M&A trends were not uniform across countries or regions. They are indicative of a broader shift by investors to find opportunities and growth in other markets, as we detail further below:
Average deal sizes decreased in 2022 compared to 2021, particularly in the second half of the year, especially among corporates that have been focused on portfolio optimisation and smaller tuck-in acquisitions rather than larger, more transformational deals.
We expect that consumer markets operators will continue to review and refine their portfolios in 2023 and focus on using M&A to transform their businesses in order to accelerate the delivery of their strategic objectives and shareholder value. This follows a similar trend in 2022, when large FMCG companies such as Unilever and Kellogg’s announced reorganisations of their businesses to allow them to focus more on specific categories; leading shipping companies added capabilities beyond their core business to enhance their service offering; and pharmaceutical leaders such as GSK and J&J either completed or announced the separation of their consumer health businesses, and others continued to refine their consumer healthcare portfolios.
With macroeconomic conditions still uncertain, consumer sentiment expected to remain subdued and large deal financing difficult, we expect to see private equity funds focus on smaller, bolt-on acquisitions to accelerate value creation in their existing portfolio companies. In addition, we anticipate an increase in structured deals or refinancing exercises in cooperation with corporates or other PEs.
More generally, we also expect smaller deal sizes or more significant post-acquisition disposals as companies attempt to navigate a more challenging regulatory environment and seek to alleviate competition concerns raised by regulators, especially in the United States, which has seen a growing number of antitrust enforcement actions.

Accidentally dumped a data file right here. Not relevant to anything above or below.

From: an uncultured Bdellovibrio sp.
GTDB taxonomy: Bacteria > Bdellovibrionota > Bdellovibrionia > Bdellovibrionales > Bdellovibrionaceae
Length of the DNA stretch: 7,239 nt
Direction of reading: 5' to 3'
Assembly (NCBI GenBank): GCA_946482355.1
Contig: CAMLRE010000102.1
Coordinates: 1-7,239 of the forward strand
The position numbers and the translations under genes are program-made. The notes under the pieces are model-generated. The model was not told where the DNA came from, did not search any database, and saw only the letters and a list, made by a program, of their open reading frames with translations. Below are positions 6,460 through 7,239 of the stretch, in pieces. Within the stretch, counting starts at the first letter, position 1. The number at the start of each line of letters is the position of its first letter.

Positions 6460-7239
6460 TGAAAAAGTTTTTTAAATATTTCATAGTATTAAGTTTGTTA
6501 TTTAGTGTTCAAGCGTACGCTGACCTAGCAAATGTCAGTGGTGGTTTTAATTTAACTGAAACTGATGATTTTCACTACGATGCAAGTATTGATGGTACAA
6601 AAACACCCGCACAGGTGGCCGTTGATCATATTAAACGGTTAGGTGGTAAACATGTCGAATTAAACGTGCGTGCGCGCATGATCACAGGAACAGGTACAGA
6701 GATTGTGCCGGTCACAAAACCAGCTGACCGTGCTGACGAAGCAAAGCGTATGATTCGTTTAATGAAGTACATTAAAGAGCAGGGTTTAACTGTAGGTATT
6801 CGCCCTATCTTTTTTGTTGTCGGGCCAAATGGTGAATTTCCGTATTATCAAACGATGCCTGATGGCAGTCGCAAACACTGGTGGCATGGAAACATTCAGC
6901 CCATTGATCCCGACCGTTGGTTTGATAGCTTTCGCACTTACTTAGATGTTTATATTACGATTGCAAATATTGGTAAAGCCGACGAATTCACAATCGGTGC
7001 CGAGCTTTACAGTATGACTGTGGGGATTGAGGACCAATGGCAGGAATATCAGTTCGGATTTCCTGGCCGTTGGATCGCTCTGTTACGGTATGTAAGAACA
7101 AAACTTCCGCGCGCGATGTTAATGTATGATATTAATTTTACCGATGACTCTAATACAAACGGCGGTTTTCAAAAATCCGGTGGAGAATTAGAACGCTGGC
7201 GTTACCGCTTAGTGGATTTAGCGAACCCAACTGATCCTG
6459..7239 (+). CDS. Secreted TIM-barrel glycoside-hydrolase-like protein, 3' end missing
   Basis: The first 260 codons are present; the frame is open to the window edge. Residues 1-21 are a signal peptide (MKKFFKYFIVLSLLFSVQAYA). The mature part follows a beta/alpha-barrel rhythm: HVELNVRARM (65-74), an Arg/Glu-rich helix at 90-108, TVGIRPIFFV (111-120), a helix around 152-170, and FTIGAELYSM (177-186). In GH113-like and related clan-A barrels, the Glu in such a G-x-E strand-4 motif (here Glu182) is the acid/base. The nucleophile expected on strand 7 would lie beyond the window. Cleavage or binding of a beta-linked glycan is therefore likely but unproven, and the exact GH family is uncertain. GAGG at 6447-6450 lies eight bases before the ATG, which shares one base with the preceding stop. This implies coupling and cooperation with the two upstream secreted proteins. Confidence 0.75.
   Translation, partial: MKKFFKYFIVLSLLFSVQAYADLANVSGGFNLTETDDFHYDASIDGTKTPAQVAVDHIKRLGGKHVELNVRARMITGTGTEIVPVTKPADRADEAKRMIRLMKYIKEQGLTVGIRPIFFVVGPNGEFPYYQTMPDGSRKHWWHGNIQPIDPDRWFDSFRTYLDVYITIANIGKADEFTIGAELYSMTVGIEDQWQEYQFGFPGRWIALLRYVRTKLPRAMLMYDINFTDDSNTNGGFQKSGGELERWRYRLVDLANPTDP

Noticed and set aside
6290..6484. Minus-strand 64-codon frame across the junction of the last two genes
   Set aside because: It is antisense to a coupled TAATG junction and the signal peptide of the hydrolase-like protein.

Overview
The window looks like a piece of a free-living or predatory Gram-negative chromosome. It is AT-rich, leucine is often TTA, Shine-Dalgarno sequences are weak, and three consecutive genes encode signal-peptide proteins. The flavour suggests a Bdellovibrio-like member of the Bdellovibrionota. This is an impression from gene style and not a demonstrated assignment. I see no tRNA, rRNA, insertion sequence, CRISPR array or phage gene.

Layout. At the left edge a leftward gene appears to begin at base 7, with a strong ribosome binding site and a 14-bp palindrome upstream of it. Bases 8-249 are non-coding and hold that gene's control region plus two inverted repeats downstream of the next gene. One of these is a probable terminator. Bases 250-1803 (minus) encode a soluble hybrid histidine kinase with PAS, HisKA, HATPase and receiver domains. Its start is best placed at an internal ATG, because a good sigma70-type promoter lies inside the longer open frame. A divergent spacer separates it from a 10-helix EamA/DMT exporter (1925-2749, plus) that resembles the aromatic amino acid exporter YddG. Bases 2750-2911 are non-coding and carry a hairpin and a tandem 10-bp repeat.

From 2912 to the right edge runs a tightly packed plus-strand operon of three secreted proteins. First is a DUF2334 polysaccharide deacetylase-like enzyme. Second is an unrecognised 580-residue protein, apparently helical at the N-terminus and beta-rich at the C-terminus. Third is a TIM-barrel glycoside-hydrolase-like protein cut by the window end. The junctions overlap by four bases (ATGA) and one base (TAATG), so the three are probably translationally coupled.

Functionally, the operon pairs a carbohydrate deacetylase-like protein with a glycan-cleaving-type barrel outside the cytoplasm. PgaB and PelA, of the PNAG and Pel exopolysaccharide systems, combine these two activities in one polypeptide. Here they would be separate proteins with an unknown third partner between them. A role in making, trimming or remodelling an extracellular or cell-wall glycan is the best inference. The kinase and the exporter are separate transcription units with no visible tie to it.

With public valuations having reset from recent highs and distress situations emerging through a combination of margin pressures and financing challenges, we expect a rise in opportunistic M&A led by deep-pocketed corporates or PEs with significant dry powder to deploy. Recent examples include:
We expect highly leveraged corporates will actively pursue divesting non-core assets across their portfolios as a means of strengthening their balance sheets, which will create opportunities for opportunistic buyers as these assets come to market.
2023 will likely remain a challenging year for M&A in consumer markets, given the volatile macroeconomic backdrop. However, portfolio optimisation remains high on CEOs' agendas, and this, combined with the need to transact to accelerate strategic transformation, will drive opportunities for value creation through M&A.
About the data
We have based our commentary on M&A trends on data provided by industry-recognised sources. Specifically, values and volumes referenced in this publication are based on officially announced transactions, excluding rumoured and withdrawn transactions, as provided by Refinitiv as of 31 December 2022 and as accessed on 2 January 2023. This has been supplemented by additional information from Dealogic and our independent research, and includes data derived from data provided under license by Dealogic. Dealogic retains and reserves all rights in such licensed data. Certain adjustments have been made to the source information to align with PwC’s industry mapping. Average deal value is calculated based on announced deals with a disclosed deal value only.